How to search for (the right) jobs
The key stone of finding anything is to know how to search for it. That applies for jobs as well.
Finding the right job
To find what you’re looking for, including the right job, you need to figure out first:
What am I looking for?
Be as specific as possible in terms of what kind of job you are looking for. You can totally aim high and dream big but don’t forget to keep your feet on the ground. Your qualification should match the job you aim to apply for.
To find out what kind of a job you actually want, you can ask yourself these questions:
What qualities should the job have? For what company would I like to work? Where do I want to work? (Not only country wise but also in regard to the working environment.) What working hours would I prefer?
Where and how to look for it?
Do brainstorming: How many resources are there to look for jobs?
Majority of positions are posted and searched for online. The relevant resources are not only websites but increasingly social media. That’s why it’s important to nail the online search.
Use key words and hashtags.
There is not only Google but it’s the best one.
Follow companies and organisations you’re interested in to see their available vacancies.
What have I found?
It’s important to analyse, organise and evaluate what you have found because that’s how you can understand it and decide whether it’s worth your time to apply.
Don’t waste your time applying mindlessly for anything. It might seem easier at first because you will not go through hassle of actually reading and thinking about what you have found. Which can be a painful process since it requires self-reflection. But do you really want to end up doing a job that is not for you? That doesn’t match your competences and needs?
Understanding a job ad/posting
To understand a job ad or posting that you have found is to analyse and evaluate it. First, READ what the job ad. Then, THINK about it. You can use this handy framework.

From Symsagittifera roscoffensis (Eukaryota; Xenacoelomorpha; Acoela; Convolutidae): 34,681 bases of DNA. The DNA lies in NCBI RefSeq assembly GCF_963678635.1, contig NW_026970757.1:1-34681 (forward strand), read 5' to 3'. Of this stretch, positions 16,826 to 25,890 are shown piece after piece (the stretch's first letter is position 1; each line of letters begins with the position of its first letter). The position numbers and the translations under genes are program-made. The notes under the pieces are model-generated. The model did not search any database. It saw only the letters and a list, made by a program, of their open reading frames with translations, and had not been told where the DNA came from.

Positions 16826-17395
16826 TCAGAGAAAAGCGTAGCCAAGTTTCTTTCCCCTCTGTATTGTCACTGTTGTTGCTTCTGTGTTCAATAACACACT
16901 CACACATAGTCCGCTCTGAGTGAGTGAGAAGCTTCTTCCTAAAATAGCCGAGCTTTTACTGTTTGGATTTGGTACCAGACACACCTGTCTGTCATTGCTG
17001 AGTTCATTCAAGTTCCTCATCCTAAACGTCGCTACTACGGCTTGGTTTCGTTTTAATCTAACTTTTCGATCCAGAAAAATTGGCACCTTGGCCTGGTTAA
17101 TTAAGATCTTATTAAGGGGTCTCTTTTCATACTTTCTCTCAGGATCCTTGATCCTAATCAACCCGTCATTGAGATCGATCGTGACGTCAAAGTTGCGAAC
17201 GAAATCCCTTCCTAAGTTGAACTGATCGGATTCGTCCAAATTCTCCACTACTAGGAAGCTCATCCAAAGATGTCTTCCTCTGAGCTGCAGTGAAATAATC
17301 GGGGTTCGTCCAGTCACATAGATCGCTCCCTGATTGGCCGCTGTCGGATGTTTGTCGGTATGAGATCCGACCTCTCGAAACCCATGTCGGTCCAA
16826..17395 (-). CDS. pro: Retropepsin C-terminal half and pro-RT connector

R — relevance
Is the vacancy relevant for you? Will it fulfil your need and match your skills?
How accurate is the job description? Is it vague or pretty descriptive? Can you imagine what you’ll be doing? Is it without mistakes?
Answers to all these questions tell a lot about your future employer and job.
A — audience
Check one more time if the job is really for you. The job ad might be catchy at first but upon reading it, you can find out there is a catch to it like a small salary or something else. Or that it is actually for someone much more/less experienced than you are.
A — authority
Is it a vacancy at an organisation or a company that you want to work for? Do they convey values that you believe in too?
Always check the deadlines. It sucks real hard to miss an amazing opportunity just because you forgot about the deadline.
O — objectivity
When job hunting, you will be often put off by some of what feels like ridiculous requirements that you can never deliver. What employers describe in the job ads is an ideal candidate. However, there will (almost) never be an ideal candidate. And they are aware of it. So don’t give up!
Go through the requirements that you feel like you can’t match and evaluate which of them are objectively necessary for the job and which of them are not. Do you think that what they require and you don’t have is essential for doing the job right? Can you not learn it quickly? That means it’s better to let this pass and search for something else.
Of course, the evaluation and the whole process of job hunting is always going to be subjective. But that’s perfectly alright because it’s you who matters! Just remember not to over or under-rate yourself. Keep a healthy attitude, be humble but don’t ever think that you don’t have what it takes. And most importantly, if you find a dream job, forget all of this and go for it!
And if you still haven’t found what you’re looking for, keep searching.
We are sure you will find and get the right job just for you!